Christian churches, as a result of international pressure organized by Palestinians and their allies, now have to consider resolutions calling for boycott, divestment, and sanctions against Israel. Unlike the Evangelicals, mainstream Protestant churches have been sympathetic to Palestinian Christians and the Palestinian narrative for some time, and have sought to raise awareness of what they call persecution or oppression of the Palestinians. Increasingly they recommend economic action against Israel and those who do business with it.
The Evangelical Lutheran Church in America represented the Evangelical position when it rejected divestment proposals regarding Israel in 2007 and 2011. In contrast, mainstream religious adherents have differed on this question. To its credit, the United Methodist Church, in spite of considerable pressure, on May 2, 2012 at its meeting in Tampa, rejected a resolution calling for the Church to join the Palestinian-inspired boycott, divestment, and sanctions campaign against three companies trading with Israel. The UMC had rejected similar resolutions at its previous General Conference in 2008. The UMC in 2012, by a ratio of 2 to 1, opposed action against Caterpillar which supplies bulldozers to Israel; Hewlett-Packard, which provides advanced biometric technology; and Motorola Solutions which supplies surveillance equipment.
The UMC, however, spoke with an uncertain voice. By a 60 to 40 vote, it did adopt a resolution recommending nations should prohibit the import of products manufactured in “Israeli settlements on Palestinian land” — perhaps a warning sign that members of the UMC in some geographical areas did support both boycott and divestment resolutions against Israel. Palestinian pressure is already building to influence the vote at the forthcoming general assembly of the Presbyterian Church USA that will vote on a divestment resolution in June 2012.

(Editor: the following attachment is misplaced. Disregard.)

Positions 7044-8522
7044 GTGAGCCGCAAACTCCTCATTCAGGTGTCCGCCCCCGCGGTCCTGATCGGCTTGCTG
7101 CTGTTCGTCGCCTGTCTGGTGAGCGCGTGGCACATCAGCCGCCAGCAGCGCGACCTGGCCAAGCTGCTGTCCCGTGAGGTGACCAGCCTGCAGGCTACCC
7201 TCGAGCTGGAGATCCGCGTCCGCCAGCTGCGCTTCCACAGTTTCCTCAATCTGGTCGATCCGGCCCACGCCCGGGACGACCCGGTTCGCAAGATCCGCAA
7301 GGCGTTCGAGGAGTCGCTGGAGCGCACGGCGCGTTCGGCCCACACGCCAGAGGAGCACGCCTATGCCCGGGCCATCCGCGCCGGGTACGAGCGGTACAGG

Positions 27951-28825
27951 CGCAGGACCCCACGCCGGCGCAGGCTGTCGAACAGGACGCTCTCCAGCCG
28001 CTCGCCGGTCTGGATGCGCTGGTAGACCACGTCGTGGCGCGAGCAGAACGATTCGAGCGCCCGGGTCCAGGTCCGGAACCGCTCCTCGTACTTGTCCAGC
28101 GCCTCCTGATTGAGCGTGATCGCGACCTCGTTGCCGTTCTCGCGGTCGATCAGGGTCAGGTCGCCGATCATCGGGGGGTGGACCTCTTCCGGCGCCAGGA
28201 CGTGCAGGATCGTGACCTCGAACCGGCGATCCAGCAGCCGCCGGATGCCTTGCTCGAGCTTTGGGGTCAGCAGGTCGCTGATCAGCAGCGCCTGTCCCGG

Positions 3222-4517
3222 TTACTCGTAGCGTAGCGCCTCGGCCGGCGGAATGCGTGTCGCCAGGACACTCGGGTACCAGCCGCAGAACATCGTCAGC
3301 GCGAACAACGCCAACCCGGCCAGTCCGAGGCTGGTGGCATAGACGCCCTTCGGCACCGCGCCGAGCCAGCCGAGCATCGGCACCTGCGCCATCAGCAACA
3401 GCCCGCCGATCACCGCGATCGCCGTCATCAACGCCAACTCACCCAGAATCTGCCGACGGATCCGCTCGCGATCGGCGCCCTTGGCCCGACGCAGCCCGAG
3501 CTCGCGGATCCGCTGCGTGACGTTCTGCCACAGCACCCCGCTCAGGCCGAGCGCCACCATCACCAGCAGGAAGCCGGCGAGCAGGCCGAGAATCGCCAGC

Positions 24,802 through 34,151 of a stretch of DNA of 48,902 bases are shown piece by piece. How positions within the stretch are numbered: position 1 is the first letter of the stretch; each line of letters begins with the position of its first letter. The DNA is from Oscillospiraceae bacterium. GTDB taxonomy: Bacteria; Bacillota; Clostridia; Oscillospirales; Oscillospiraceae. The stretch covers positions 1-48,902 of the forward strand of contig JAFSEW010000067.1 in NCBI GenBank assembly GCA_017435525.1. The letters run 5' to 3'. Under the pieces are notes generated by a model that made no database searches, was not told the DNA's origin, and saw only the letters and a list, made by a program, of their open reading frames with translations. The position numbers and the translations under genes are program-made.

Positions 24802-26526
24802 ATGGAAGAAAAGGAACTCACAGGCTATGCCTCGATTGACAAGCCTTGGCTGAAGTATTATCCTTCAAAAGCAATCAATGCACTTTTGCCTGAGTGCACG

Mainstream American missionaries in the past, fostering Arab nationalism for religious reasons, promoted anti-Zionism, if not always anti-Semitism. The existence of Israel as a legitimate state is now being challenged in a number of ways and by a variety of media: by a Palestinian-initiated offensive to portray Palestinians as suffering from human rights abuses and colonial crimes committed by Israel; by the Electronic Intifada, an online Internet news website; by the United Methodist Kairos Response; by individuals and groups, such as the writers and academics Grace Halsell, Timothy Weber, Tony Campolo, and Gary Burge, (Wheaton College), as well as attendees, especially Stephen Sizer, the anti-Zionist Church of England priest, at the Christ at the Checkpoint Conferences organized by the Bethlehem Bible College.
Now, however, a shift in attitude is observable among some Evangelicals. In the past, more extreme figures, such as Campolo, Burge, or Jim Wallis (Sojourners) always championed the Palestinian cause. More recently, however, major leaders such as Rick Warren have seemed to be sympathetic to Muslims; Hank Hanegraaff (The Bible Answer Man), who has been critical of Israel for some time, attended a symposium at Tehran University; Lynne Hybels, wife of the mega-pastor Bill Hybels; and popular speakers such as Shane Claiborne have tended to echo the Palestinian agenda and narrative in speaking to new and younger audiences within Evangelicalism.
Their argument is more based on a number of political factors stemming from acceptance of the fallacious Palestinian narrative of victimhood and unending Israeli oppression of Palestinians — helpful for the Palestinian government to instruct its citizens not to look at it and the corruption and wretched governance as the source of the misery, but instead at Israel and the Jews — less on theological grounds than on politically expedient ones, such as the refusal to agree to be ruled over by anyone non-Muslim. Further, there are no adverse consequences to demonizing Israel as there would be, for example, if if one were to demonize Russia. They minimize the existence of anti-Semitism, and brush aside or totally ignore Islamist attacks on Israel. They openly refuse to accept Israel with a dominant Jewish population , now in existence for 64 years, as an independent, self-governing entity. Instead they advocate the creation of a Palestinian state, sometimes alongside the state of Israel, but often in place of it.
It is therefore heartening to learn of Evangelicals, such as the members of the Pentecostal-Charismatic Faith Church in Hungary, the largest evangelical church in Europe, who are opposing this attempt to disparage and to delegitimize the state of Israel.
About the Author: Michael Curtis is Distinguished Professor Emeritus of Political Science at Rutgers University, and author of the forthcoming book, Should Israel Exist? A sovereign nation under assault by the international community.
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